Abstract

Grazing animals in Florida deposit over 20 million metric tons of dung per year, making dung a significant non-point source of pollution (extrapolated from Fincher, 1981). Degradation of this dung occurs naturally, primarily due to a diverse group of beetles (Order Coleoptera) primarily in the families Scarabaeidae and Geotrupidae(hereafter dung beetles). Dung that is not degraded becomes a non-point source of pollutants and may be leached into water bodies. Additionally, dung provides an incubation site for the pests and parasites of both humans and livestock. Thus, as dung beetles consume and degrade dung, they provide a multitude of ecosystem services by increasing the rate of dung decomposition in pasture ecosystems. The non- native fire ant Solenopsis invicta has been observed to frequently utilize dung as a site to forage for the larvae of other insects. Based on the known food preferences of S. invicta, dung beetle adults and larvae fit the profile of a potential food source. Whether the ecosystem services provided by dung beetles are being reduced, un-impacted, or potentially increased through complementarity is unclear. Thus, this project sought to first map the distribution of S. invicta within pasture habitats along a disturbance gradient. Next, a field experiment was employed to test whether the interaction between S. invicta and native dung beetle communities impacts the provisioning of two ecosystem services: rate of dung degradation and parasite suppression.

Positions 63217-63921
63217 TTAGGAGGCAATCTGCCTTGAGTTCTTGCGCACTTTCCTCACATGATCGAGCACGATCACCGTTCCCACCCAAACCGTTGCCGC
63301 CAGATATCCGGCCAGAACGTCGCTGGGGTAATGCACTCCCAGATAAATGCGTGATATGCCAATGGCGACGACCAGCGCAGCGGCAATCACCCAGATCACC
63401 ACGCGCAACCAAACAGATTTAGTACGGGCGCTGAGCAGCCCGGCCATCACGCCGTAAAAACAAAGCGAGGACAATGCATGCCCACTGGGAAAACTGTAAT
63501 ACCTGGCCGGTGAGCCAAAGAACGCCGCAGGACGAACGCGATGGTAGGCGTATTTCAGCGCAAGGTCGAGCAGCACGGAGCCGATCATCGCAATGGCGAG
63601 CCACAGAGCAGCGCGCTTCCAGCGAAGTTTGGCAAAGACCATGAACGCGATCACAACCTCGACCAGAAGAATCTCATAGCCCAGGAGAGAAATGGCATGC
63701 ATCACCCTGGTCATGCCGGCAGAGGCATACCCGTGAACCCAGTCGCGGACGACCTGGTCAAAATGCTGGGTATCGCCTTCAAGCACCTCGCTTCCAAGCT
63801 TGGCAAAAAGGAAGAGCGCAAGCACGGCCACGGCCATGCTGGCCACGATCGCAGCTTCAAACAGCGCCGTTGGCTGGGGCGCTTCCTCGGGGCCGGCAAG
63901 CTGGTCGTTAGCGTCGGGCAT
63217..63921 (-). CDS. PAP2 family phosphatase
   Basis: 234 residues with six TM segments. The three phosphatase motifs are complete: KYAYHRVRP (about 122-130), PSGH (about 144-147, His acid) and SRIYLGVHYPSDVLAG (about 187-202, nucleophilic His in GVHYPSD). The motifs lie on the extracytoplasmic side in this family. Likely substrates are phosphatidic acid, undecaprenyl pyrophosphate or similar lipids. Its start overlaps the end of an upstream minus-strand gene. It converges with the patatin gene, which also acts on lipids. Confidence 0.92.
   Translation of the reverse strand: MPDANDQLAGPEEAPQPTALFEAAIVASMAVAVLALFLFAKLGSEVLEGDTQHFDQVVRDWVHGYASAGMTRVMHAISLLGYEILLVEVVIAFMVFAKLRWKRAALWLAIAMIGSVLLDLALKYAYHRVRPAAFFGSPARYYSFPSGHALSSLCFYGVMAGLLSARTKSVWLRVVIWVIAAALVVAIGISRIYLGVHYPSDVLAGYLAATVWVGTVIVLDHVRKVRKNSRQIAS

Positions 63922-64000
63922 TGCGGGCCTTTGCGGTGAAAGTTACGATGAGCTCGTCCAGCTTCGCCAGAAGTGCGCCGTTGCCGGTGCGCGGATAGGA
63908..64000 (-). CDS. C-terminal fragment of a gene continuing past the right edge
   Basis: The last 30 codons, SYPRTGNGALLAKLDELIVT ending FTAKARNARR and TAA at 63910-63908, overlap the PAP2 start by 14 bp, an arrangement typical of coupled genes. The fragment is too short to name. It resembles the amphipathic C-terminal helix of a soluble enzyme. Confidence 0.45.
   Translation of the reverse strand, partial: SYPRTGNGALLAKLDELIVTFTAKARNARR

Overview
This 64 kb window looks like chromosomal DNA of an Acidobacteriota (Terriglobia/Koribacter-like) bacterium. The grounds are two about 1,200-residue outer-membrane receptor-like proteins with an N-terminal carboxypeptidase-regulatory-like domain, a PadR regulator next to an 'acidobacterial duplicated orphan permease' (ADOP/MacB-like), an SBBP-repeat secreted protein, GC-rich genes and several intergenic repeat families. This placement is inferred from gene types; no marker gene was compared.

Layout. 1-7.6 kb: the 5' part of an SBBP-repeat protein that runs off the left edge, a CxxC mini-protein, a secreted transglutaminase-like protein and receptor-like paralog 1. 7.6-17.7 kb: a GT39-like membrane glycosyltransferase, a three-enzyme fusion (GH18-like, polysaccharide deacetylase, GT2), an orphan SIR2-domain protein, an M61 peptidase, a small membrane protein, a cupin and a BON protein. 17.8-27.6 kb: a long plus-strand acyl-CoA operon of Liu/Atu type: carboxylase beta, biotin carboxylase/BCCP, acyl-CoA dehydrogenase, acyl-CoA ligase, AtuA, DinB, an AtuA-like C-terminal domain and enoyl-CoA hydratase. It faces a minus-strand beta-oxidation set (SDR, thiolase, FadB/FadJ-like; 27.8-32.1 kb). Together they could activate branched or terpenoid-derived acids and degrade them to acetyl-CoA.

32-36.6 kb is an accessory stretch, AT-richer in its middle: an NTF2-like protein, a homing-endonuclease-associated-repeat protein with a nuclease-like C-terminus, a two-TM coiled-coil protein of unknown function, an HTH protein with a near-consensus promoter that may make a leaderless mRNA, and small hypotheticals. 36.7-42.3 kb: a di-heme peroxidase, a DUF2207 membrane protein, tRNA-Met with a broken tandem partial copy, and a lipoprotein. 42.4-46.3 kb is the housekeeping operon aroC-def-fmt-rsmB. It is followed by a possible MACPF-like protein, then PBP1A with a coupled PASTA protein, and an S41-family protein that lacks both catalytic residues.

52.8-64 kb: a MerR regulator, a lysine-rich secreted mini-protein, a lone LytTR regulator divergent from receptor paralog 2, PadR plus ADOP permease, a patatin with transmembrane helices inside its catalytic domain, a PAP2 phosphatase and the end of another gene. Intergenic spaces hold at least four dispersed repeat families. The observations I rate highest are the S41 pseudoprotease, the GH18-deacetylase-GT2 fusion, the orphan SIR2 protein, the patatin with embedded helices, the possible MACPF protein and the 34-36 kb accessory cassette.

Notes

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Graduation Date

2016

Semester

Summer

Advisor

King, Joshua

Degree

Master of Science (M.S.)

College

College of Sciences

Department

Biology

Degree Program

Biology

Format

application/pdf

Identifier

CFE0006400

URL

http://purl.fcla.edu/fcla/etd/CFE0006400

Language

English

Release Date

August 2016

Length of Campus-only Access

None

Access Status

Masters Thesis (Open Access)

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